Perhaps more than any other single measurement, atmospheric pressure is the best indicator of current and changing weather conditions.”  Explain and discuss why this statement is correct. ...

Perhaps more than any other single measurement, atmospheric pressure is the best indicator of current and changing weather conditions.”  Explain and discuss why this statement is correct.  Provide some examples.  

Expert Answers
sciftw eNotes educator| Certified Educator

Air pressure is dependent on a few things.  First is gravity.  Air is made of matter.  Matter has mass.  Mass exerts gravity and is pulled by gravity; therefore, air has mass, is pulled by gravity, and has weight. That means it exerts a downward pressure.  Air also exerts pressure in all of the other directions too, because it is a fluid.  That pressure is affected by the fluid's density and temperature.  Denser, colder air means more pressure.  The last general item that affects air pressure is depth.  Think of the atmosphere like a really big swimming pool.  The deeper you go, the more pressure is exerted.  

Okay enough general gas stuff.  Let's apply it to the atmosphere and weather.  An air mass is a big chunk of air over a particular area.  It will have fairly uniform temperature and humidity within it.  Air masses can form over land or over water.  Land air masses are called continental and water air masses are called maritime.  Those two categories give a rough estimate of humidity.  Continental tend to have low humidity and maritime tend to have high humidity.  Next is temperature.  An air mass can be warm, or it can be cold.  In weather jargon that's tropical or polar.  Combine those terms to get air mass characteristics.  Continental tropical is warm and dry (think Arizona).  Continental polar is cold and dry (Canada).  Maritime polar is wet and cold (New England area), and maritime tropical is wet and warm (Florida).  

Air masses have edges.  If they didn't, a single air mass would cover Earth. Those edges are called "fronts."  Fronts bump into each other, dive under one another, ride over one another, etc.  The reason they do that is because they have different humidity and temperature.  In other words, they have different pressures.  Those different pressures and temperatures don't mix well, so the air along a front is often more turbulent.  Meteorologists can track air masses and fronts by looking at barometric pressures.  Your question stated that air pressure is a super important indicator of current weather and incoming weather.  Absolutely.  As barometric pressure rises or falls, it indicates what kind of front is moving in and what type of air mass is behind it.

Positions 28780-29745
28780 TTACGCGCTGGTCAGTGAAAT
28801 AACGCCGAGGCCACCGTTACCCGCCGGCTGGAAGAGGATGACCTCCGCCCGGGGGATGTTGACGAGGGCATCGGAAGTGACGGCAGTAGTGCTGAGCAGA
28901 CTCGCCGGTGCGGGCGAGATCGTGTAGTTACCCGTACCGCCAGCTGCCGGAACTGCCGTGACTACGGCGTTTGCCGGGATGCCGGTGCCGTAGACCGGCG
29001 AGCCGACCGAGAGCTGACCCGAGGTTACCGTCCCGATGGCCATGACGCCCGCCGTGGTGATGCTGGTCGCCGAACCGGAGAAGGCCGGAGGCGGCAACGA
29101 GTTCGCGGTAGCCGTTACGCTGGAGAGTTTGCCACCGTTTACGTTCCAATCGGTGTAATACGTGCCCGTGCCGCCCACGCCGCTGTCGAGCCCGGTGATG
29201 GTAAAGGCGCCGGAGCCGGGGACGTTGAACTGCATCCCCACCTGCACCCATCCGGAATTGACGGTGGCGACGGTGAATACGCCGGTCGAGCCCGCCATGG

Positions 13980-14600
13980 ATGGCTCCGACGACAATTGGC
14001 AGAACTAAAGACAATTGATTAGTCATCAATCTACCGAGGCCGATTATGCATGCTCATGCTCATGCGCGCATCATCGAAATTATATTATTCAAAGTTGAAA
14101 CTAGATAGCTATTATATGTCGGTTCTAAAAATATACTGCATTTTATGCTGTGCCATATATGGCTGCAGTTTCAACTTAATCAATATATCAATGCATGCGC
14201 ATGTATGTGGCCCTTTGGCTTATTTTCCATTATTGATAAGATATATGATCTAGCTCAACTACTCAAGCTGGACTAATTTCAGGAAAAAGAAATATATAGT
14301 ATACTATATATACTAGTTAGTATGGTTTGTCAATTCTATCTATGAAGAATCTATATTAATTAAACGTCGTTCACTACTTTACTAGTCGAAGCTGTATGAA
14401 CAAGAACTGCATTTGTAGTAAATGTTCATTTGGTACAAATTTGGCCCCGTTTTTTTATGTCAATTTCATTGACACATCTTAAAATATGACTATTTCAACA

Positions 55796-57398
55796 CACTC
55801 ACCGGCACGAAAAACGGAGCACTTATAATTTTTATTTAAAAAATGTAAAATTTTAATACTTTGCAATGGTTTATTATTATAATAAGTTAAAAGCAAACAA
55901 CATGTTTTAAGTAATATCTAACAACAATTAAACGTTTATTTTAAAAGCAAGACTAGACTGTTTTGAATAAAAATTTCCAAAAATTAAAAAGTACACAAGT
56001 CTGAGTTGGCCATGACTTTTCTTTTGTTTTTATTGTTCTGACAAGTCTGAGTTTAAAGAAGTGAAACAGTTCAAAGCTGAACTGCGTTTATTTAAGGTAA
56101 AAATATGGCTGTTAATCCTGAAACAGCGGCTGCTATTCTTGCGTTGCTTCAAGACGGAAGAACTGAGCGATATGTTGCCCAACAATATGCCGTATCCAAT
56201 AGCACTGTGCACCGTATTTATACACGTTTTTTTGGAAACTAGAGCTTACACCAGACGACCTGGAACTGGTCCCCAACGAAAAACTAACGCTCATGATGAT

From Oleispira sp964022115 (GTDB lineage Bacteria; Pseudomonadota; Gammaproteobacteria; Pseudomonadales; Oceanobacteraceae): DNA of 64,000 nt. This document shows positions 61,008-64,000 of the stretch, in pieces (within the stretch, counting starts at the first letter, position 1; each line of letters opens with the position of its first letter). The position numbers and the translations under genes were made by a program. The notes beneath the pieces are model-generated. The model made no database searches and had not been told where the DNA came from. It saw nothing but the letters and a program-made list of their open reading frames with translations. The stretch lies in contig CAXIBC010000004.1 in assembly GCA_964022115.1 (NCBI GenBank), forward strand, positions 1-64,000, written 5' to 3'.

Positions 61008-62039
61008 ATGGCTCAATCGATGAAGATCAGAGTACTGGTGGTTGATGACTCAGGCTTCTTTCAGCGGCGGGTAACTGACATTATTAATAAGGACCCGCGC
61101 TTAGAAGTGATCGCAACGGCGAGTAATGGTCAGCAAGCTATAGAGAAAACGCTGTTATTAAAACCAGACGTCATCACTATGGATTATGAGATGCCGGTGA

There are four types of fronts.  

1. Warm front.  Indicated by a slightly falling barometer.  What's happening is that a warm air mass is approaching and over riding a cold air mass.  The warm air mass rides and up and on top of the cold air.  That slightly rising air will drop the pressure.  Then the cold air is sort of squeezed out from underneath and the barometer will rise because the warm air settles back down.  At this point nice, stable, generally warm air is in the area.  Go outside and throw a Frisbee.

2. Cold front.  Cold weather is coming in.  Once the cold air mass is over an area, there will be a rise in the barometer.  That's because the air is dense.  At the front however, the barometric pressure will fall a little bit.  That's because as the cold air comes in, it scoops out the warm air and pushes it up and out.  That quickly rising air causes air pressure to drop.  That quickly rising air also condenses quite quickly and forms storm clouds.  If a thunderstorm is going to develop, it's likely to happen with a cold front. After that warm air is gone, the pressure will rise indicating that the cold front is over the area. 

3. Stationary front. Neither air mass has sufficient movement or pressure differences to push the other out of the way. Conditions are generally stable and similar to a warm front. Barometric pressure won't change much, if at all.  

4. Occluded front.  You need 3 air masses for this one.  Two cold air masses and a warm air mass in between.  I'll line them up.  On the right, place a receding cold air mass.  Just to the left of that, place a warm air mass that is trying to push out and overtake the cold air to the right.  On the far left, another cold air mass, but it is moving toward the other two quickly.  What this does is "pinch" the warm air in between and force it up and out.  

All of those fronts and masses can be tracked using air pressure, so it is an important weather tool.  However, seeing a falling or rising barometer doesn't guarantee a certain type of weather.  It just allows meteorologists to more accurately predict what they believe is coming.